One of the most eloquent arguments against rent control was made inadvertently by the screenwriter Nora Ephron, describing her love affair with her apartment on Manhattan’s Upper West side. The author of the script for the film When Harry Met Sally wrote hilariously in her memoir about the mice, the asbestos and the vast “key money” bribes paid to secure a place in the block whose landlords had, under rent control, no incentive either to maintain the building or play fair.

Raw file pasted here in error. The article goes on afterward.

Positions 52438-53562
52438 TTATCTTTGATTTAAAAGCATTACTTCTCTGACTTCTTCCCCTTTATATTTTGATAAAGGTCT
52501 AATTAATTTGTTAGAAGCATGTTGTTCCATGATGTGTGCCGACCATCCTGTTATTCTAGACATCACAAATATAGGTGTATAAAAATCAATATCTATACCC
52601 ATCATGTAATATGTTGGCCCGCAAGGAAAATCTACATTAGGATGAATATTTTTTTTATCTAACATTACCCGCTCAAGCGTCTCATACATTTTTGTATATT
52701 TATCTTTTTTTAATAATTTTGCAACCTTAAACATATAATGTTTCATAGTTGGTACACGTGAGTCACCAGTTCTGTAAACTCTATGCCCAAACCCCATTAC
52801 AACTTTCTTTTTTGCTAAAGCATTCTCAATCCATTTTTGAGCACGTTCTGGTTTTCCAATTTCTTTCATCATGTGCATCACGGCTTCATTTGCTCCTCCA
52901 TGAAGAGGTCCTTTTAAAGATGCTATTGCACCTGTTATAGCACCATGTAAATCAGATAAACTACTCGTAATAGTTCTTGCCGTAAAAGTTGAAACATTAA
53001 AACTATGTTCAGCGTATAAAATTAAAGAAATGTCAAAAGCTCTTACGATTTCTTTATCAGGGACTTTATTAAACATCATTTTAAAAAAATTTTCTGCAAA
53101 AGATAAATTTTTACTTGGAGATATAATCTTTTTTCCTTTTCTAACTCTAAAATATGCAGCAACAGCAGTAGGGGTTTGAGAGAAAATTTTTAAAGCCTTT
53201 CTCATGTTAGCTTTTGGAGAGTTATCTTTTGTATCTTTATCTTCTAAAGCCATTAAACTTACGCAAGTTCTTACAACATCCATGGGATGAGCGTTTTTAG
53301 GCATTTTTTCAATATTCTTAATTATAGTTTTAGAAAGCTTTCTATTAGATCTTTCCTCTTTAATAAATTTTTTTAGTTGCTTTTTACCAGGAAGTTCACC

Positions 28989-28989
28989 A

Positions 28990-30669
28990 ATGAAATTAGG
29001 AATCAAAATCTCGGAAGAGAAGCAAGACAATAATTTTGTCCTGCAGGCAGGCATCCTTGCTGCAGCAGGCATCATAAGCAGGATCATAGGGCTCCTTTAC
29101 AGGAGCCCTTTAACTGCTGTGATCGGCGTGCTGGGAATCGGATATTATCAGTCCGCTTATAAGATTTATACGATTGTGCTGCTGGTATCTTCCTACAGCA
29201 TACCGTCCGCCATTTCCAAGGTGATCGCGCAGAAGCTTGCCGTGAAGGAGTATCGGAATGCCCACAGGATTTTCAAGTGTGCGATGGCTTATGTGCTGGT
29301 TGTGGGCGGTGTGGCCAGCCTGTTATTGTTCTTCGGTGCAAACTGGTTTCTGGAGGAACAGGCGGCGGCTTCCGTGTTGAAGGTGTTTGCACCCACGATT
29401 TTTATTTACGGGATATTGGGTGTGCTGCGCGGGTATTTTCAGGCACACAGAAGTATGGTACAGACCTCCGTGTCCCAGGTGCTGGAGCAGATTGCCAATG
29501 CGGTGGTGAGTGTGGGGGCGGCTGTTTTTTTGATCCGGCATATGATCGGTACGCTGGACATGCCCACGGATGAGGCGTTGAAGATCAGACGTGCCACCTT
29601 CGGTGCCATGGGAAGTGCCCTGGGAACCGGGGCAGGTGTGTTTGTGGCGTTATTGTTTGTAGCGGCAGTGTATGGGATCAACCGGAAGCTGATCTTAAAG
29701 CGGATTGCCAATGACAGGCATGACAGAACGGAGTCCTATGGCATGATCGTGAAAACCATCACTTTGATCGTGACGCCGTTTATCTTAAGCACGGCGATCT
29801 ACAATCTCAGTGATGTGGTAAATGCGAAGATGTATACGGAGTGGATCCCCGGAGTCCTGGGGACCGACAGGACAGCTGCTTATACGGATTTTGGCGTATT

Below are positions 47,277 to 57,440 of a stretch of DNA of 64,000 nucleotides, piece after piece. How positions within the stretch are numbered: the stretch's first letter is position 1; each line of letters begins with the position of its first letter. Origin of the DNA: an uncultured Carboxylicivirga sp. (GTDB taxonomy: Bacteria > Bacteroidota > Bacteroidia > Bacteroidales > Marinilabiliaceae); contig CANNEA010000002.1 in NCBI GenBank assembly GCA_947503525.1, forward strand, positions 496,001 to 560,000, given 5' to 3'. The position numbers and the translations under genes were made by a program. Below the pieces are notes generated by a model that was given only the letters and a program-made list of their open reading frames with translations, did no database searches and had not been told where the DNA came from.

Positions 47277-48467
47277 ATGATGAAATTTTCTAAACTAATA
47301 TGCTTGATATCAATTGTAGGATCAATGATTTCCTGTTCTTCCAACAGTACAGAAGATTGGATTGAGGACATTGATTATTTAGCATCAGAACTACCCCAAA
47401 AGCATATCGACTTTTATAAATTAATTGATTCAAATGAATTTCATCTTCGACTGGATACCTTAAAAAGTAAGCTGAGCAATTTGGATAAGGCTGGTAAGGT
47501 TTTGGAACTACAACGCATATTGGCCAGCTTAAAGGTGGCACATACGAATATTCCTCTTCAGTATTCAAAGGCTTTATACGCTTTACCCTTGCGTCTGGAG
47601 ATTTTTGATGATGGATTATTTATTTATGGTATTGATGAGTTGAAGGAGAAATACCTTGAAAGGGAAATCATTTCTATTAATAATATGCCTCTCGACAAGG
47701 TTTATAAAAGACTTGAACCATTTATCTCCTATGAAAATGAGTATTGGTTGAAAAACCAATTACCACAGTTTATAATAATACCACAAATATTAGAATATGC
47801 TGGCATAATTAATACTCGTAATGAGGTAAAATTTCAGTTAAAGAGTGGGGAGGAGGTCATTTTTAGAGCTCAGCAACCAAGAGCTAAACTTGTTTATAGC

A policy which entrenched a Hollywood millionaire in an eight-room apartment at submarket rates doesn’t quite convince. Researchers at Stanford University found that rent controls in San Francisco in the 1990s protected established (and often older) tenants at the expense of newer (often younger) ones, partly because new building declined. That’s why economists sigh when politicians shout “rent control”. But Sadiq Khan, the mayor of London, is proposing it and the Labour party has pledged to legislate for it because it’s popular.